Don’t be fooled, the seed is still hard. After roasting, you can boil the seeds until soft and make boiled peanuts with the tamarind, eat them as so, or make nut butter. You can also simply grind up the seeds with a food processor and add the powder to any recipe. My mom grinds up the entire seed — casing and all.
The seeds are said to be the most powerful anti-inflammatory on the planet, and a few a day can produce beautiful results. As far as taste goes, tamarind seeds taste a lot like the fleshy fruit but much nuttier, and reminiscent of peanut butter.
One last tidbit: How might you get a hold of tamarind? My first suggestion is to try growing it yourself. You can order seeds online, or you can obtain them through my second suggestion. Tamarind is typically found in grocery stores — especially international grocery stores. It may be found in the produce section or already dried and stored with dried fruits and veggies.
Turmeric (Curcuma longa)
A more commonly known anti-inflammatory plant, turmeric is an herbaceous root native to central Asia. In the Americas, it tends to fare well in warm, shady areas with moisture. Oftentimes, turmeric and ginger are grown together, because they have similar growth needs. Growing tamarind on your homestead is an excellent choice for obtaining it, and quite a lovely one. The long green stalks and flowers this delicious root creates are very appealing.
Turmeric is sort of spicy and earthy, truly a unique, natural flavor that I very much like. You can often find it in spice form as after it is dried, it grinds down to a bright orange powder. Typically, this spice is beautifully mixed into curries. However, it is good on basically everything (and adds color), and the nutritional anti-inflammatory benefits are still available in this powdered form. You can likewise find turmeric root in fresh produce sections of grocery stores, and more often, in health food stores.
I have found that fresh turmeric root adds a savory flavor to oatmeal in the mornings. If you know you have a big day of strenuous physical activity, it can be a big jump start for your system to help with reducing inflammation throughout the day.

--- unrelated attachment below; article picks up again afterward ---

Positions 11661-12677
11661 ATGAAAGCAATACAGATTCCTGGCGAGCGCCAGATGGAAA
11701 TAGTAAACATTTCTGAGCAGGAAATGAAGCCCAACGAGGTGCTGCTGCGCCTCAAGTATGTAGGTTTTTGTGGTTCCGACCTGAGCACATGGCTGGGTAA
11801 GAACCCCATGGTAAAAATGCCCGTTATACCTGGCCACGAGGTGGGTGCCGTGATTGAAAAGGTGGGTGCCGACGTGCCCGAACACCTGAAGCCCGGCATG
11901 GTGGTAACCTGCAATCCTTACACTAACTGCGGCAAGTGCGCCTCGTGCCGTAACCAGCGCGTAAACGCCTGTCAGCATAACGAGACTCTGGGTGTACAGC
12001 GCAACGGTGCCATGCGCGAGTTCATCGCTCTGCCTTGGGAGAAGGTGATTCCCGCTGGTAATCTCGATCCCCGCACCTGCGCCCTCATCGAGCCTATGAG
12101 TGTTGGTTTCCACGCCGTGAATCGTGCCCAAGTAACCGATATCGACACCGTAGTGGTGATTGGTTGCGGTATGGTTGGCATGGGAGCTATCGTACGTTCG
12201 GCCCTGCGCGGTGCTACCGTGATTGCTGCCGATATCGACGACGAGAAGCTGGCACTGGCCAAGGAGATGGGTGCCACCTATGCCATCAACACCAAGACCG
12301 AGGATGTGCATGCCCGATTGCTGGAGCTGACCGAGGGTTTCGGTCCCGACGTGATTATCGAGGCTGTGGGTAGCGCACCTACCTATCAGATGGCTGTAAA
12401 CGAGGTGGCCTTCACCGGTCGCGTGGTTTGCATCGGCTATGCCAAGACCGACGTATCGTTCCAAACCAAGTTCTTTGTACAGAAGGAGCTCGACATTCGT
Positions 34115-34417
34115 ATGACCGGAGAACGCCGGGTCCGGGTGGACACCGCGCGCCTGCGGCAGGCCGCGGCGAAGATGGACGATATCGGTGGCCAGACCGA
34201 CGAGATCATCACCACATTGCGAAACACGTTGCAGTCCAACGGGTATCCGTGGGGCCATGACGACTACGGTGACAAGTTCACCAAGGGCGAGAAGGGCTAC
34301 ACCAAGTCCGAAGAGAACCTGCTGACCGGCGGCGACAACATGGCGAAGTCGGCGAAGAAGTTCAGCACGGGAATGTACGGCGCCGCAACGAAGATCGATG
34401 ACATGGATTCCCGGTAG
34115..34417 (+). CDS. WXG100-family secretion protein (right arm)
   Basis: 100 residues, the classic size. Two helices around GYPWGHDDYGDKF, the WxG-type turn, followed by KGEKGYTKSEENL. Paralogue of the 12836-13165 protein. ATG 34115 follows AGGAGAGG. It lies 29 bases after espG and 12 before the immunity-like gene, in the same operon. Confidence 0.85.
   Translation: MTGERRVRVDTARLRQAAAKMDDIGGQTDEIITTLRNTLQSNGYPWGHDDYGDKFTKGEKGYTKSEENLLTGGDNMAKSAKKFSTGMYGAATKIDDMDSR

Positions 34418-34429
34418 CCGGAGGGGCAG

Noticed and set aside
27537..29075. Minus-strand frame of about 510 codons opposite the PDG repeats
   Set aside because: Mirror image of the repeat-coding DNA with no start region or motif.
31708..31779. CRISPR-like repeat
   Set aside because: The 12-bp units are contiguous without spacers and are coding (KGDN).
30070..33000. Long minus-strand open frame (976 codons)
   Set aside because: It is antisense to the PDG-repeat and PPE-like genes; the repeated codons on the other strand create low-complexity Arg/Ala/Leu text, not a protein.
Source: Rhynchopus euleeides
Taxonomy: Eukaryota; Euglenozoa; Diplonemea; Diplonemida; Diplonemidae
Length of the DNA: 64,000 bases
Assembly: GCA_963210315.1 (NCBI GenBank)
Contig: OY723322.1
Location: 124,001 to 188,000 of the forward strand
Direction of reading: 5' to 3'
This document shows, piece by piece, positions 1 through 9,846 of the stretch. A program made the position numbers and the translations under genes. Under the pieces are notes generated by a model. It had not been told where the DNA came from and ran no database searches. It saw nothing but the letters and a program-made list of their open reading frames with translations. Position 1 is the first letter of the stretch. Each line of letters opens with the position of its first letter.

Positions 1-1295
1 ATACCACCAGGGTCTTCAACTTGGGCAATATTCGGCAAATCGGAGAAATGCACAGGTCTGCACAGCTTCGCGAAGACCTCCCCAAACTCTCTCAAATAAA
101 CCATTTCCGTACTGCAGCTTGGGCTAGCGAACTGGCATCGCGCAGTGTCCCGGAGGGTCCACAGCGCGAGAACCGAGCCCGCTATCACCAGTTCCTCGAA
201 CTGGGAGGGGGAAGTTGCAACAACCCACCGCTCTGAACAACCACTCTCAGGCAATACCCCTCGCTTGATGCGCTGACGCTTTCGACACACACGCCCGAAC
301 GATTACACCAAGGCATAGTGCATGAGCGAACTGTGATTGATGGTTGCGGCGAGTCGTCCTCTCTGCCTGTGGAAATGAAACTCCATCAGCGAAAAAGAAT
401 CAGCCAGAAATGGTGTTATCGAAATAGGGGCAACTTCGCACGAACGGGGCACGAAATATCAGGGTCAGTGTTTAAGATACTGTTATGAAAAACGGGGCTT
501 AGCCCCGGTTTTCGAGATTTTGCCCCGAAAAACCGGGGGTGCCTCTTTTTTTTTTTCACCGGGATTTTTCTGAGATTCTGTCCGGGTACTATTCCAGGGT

Devil’s Claw (Harpagophytum procumbens )
This herb is native to South Africa and contrary to its common name, a powerful medicinal plant used to alleviate inflammation. This plant is especially potent in helping alleviate the effects of inflammatory arthritis, and is generally used for this purpose (as well as general pain, headaches, and heartburn).
The medicinal part of this plant comes from its roots and tubers, whereas the name comes from the fruit. Devil’s claw fruit grows in a unique hook shape and is covered in small, claw-like hooks that have given it the cautioning, common name. The fruit has been used by native tribes and cooked very similarly to okra in the springtime.
If you’re interested in growing this plant, there are a few things you need to know. Devil’s claw prefers warm temperatures in sunny environments with well-drained soils. The best way to grow this plant is by seed which you can easily order online.
Stinging Nettle (Urtica dioica)
As an Insteading article was recently written on this plant specifically, we won’t go super heavy into this topic.
As a basic introduction, stinging nettle, our common backyard “frenemy” (friend+enemy) that is native to the Americas, is a powerful anti-inflammatory plant. The naturally occurring chemicals stored in the small spines of this plant stimulate anti-inflammatory responses in the body.
Many people apply this plant topically to areas they experience inflammation and joint pain, and reap wonderful benefits from this method of application.
You may also take (or make) supplements to gather similar results. Nettle soups are a common way to enjoy this plant — turns out, it’s also delicious, although a bit sting-y just on its own.